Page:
30. 1 point
    The lizard brain is a quirky thing. I suppose with enough indoctrination using the Hell tactic, one could have that deep fear crop up after deconversion. A lifetime atheist without the brainwashing would never fear Hell.
  31. 1 point
    I'd say one is a product of the logical mind making a conclusion, the other is the product of the survival mind and is a product of programming. I never realized how separate they were until this last summer when I started having anxiety attacks (PTSD) based on the behavior of a neighbor acting oddly and then aggressively. I had to spend weeks trying to understand why I was reacting so strongly to something that in reality was just an annoyance, not a run-or-be-killed situation. I realized eventually that I had been raised with a single solution to any such situation: shoot her. Not that we ever did, but my family wasn't the most functional and mature folks. We loved firearms and had plenty, and loved Rambo and Terminator type films. The solution to any issue of an "enemy" was then to shoot them. Again, we never did, but that was the programmed response verbally and emotionally. I've been around long enough to know that shooting is only valid if I am in clear and present mortal danger. The neighbor was just being aggressively noisy with her music, sometimes at 3am just to annoy me. Not a threat at all, but I really had no emotional training to deal with it. So my emotional basic mind responded with "I have to shoot her, but I can't do that. I'm trapped, therefore must flee the danger." It really came down to that stupid conclusion. But I reacted with full body shaking terror anytime I heard her subwoofer. Then at work, even an HVAC system turning on had a low thrum sound that I'd react to that. I was stuck in fear by a part of my mind that was trying its best to protect me from perceived danger. It took weeks of purposefully examining the situation with my logical mind, talking to my primitive mind that was in terror, every time I'd hear something that triggered me. I'd ask it "Is this danger, or just an annoyance?" and wait for a response. Over and over again. It eventually learned through repetition that this was just an annoying thing, not a real danger. I taught myself a new response and got to the point where subwoofer sounds were easy to ignore, and I stopped being triggered. The mind really is segmented more than we usually realize, but the pieces can work together through training it. The same sort of thing is true of those who have an irrational fear of hell. It makes no logical sense, but the terror is quite real and will remain so until the mind is taught to see through repetition that it isn't a real danger. I've read articles that say this is backed up by current knowledge of how the amygdala learns. So yes, one can be an atheist and still have fear of hell, and that fear can be overcome through purposeful confrontation of the triggers and re-training the amygdala to see that it was lied to originally and that there is nothing to fear.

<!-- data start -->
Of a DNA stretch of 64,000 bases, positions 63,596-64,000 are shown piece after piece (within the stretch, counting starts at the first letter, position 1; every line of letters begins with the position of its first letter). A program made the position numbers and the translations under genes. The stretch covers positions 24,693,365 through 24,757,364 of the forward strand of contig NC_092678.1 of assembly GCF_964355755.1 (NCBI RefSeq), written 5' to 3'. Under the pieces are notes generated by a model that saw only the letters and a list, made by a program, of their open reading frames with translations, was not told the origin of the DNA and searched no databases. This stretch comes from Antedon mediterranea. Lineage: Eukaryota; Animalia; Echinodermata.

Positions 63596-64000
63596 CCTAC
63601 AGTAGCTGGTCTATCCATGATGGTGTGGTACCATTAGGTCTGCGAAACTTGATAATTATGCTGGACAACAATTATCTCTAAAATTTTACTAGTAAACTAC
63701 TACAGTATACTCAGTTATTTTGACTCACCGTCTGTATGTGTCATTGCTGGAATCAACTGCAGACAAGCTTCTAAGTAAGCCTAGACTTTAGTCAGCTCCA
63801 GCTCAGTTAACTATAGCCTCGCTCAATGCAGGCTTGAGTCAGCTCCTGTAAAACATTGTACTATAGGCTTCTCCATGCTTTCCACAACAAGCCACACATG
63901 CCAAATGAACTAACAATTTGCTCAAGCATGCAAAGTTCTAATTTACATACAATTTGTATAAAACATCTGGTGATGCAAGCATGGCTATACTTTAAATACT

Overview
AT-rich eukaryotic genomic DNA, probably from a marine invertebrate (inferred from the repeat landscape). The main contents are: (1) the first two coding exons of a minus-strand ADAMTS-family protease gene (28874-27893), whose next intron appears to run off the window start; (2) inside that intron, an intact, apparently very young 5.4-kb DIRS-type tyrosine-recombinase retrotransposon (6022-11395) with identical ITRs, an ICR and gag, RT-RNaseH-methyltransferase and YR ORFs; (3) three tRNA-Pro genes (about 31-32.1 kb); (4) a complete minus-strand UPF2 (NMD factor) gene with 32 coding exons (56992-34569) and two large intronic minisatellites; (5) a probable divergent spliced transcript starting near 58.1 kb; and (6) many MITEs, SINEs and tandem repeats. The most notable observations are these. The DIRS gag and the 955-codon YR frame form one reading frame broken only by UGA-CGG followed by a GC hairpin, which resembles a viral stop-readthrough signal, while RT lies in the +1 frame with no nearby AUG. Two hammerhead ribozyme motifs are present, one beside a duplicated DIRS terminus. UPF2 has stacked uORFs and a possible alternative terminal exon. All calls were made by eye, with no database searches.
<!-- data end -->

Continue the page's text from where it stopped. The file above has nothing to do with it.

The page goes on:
32. 1 point